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Thursday, September 26, 2019

How to Use the chroot Command on Linux

A terminal prompt on a Linux laptop's screen.
Fatmawati Achmad Zaenuri/Shutterstock.com

The chroot command can send you to jail, keep your development or test environments isolated, or just improve your system’s security. We show you the easiest way to use it.

What’s a chroot?

If you try to measure the usefulness of a command, you must take into account the functionality it provides and its ease of use. If it is too complicated for people to use or too long-winded to make them want to try to use it, the functionality might as well be zero. If no one uses it, it doesn’t provide any functionality.

In discussions with Linux users—in person and on forums—it seems that the chroot command is one that is pegged as being difficult to use, or too persnickety and tedious to setup. It seems this terrific utility isn’t used as much as it might be.

With chroot you can set up and run programs or interactive shells such as Bash in an encapsulated filesystem that is prevented from interacting with your regular filesystem. Everything within the chroot environment is penned in and contained. Nothing in the chroot environment can see out past its own, special, root directory without escalating to root privileges. That has earned this type of environment the nickname of a chroot jail. The term “jail” shouldn’t be confused with FreeBSD’s jail command, which creates a chroot environment that is more secure than the usual chroot environment.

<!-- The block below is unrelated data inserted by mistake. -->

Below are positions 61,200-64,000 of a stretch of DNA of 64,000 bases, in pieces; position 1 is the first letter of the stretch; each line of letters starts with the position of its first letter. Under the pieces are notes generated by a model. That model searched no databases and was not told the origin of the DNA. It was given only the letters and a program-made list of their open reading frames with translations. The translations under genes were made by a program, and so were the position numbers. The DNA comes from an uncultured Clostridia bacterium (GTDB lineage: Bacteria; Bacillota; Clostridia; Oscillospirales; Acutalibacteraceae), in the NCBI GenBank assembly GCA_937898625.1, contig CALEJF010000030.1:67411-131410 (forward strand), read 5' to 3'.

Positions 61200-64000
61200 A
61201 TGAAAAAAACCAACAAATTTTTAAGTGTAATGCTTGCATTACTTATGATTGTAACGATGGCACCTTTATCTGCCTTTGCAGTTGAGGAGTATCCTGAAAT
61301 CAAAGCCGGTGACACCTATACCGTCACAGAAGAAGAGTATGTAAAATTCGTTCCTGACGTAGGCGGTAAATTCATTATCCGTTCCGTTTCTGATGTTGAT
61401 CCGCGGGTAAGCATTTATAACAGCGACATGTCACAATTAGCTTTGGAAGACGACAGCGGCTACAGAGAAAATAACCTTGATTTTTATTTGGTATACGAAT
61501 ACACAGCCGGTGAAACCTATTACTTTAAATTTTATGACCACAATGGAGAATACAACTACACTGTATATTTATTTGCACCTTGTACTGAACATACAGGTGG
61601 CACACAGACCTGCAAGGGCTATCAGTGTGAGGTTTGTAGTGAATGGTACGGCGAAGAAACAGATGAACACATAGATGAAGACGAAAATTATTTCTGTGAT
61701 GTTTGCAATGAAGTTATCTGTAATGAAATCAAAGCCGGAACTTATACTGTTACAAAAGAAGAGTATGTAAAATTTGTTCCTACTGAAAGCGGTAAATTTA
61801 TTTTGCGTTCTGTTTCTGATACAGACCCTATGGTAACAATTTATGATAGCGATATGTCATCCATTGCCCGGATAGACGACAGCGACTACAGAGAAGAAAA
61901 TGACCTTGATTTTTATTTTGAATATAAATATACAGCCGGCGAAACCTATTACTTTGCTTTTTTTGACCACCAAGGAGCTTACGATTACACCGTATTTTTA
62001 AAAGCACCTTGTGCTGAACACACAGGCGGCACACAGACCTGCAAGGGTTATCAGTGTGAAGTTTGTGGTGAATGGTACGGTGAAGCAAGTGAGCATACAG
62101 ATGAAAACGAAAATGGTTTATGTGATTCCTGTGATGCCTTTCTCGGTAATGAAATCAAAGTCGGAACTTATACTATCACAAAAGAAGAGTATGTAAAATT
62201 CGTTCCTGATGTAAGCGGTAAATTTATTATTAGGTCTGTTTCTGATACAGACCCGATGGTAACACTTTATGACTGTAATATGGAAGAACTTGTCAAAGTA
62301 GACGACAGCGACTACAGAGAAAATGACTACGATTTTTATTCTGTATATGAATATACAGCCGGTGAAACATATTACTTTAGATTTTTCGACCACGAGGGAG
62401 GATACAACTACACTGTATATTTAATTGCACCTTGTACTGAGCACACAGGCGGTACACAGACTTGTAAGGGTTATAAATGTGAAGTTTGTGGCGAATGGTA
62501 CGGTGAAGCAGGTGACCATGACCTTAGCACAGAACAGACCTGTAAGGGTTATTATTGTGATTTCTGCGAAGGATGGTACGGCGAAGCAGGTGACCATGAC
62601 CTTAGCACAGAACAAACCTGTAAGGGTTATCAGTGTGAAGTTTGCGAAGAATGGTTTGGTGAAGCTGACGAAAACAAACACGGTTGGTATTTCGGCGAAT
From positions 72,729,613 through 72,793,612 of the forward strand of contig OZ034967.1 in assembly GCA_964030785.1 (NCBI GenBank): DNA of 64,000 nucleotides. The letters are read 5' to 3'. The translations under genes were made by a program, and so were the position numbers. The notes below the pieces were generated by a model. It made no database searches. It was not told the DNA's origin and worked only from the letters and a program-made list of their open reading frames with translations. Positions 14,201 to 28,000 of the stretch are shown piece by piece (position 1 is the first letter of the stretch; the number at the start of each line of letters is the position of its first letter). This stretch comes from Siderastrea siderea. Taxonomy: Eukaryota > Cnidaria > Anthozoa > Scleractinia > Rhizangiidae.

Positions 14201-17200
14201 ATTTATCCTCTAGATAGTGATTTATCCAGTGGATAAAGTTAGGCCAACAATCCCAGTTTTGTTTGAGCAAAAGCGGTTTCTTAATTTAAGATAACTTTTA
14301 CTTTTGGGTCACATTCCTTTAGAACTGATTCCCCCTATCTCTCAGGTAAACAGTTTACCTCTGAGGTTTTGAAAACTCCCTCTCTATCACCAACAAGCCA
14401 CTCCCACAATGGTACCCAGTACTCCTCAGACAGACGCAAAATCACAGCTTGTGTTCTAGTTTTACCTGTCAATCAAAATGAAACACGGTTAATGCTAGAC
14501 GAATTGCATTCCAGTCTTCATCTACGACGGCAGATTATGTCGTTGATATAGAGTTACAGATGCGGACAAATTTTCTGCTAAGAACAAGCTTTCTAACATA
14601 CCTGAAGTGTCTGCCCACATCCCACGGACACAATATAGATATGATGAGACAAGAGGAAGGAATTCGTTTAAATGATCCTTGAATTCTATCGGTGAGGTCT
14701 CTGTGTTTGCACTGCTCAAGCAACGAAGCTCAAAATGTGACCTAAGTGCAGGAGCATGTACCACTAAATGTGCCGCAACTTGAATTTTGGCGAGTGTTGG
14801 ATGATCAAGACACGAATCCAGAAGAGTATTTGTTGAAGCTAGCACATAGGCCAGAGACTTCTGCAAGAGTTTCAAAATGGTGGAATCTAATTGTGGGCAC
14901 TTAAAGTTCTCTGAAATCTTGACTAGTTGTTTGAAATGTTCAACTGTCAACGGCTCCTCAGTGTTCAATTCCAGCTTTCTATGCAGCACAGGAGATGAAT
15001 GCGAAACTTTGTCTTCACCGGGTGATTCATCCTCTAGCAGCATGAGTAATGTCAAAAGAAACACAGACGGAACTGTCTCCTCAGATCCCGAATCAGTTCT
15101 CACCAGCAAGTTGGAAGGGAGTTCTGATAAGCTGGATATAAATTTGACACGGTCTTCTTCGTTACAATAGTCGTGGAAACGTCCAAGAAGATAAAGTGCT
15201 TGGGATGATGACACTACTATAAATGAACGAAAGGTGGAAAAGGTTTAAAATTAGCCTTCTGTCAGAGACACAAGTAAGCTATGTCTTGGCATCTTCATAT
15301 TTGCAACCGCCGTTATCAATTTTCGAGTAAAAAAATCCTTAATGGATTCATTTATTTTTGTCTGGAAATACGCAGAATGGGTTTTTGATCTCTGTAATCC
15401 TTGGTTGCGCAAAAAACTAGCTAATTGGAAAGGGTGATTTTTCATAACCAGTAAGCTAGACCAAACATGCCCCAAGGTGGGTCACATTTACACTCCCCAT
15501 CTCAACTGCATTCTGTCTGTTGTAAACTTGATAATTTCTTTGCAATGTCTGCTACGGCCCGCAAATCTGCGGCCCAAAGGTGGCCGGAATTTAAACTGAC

But actually, there’s a very straightforward way to use chroot, which we’re going to step through. We’re using regular Linux commands which will work on all distributions. Some Linux distributions have dedicated tools to set up chroot environments, such as debootstrap for Ubuntu, but we’re being distro-agnostic here.

When Should You Use a chroot?

A chroot environment provides functionality similar to that of a virtual machine, but it is a lighter solution. The captive system doesn’t need a hypervisor to be installed and configured, such as VirtualBox or Virtual Machine Manager. Nor does it need to have a kernel installed in the captive system. The captive system shares your existing kernel.

In some senses, chroot environments are closer to containers such as LXC than to virtual machines. They’re lightweight, quick to deploy, and creating and firing one up can be automated. Like containers, one convenient way to configure them is to install just enough of the operating system for you to accomplish what is required. The “what is required” question is answered by looking at how you’re going to use your chroot environment.

Some common uses are:

Software Development and Product Verification. Developers write software and the product verification team (PV) tests it.  Sometimes issues are found by PV that can’t be replicated on the developer’s computer. The developer has all sorts of tools and libraries installed on their development computer that the average user—and PV—won’t have. Often, new software that works for the developer but not for others turns out to be using a resource on the developer’s PC that hasn’t been included in the test release of the software. chroot allows the developers to have a plain vanilla captive environment on their computer that they can sheep-dip the software in before giving it to PV. The captive environment can be configured with the bare minimum dependencies that the software requires.

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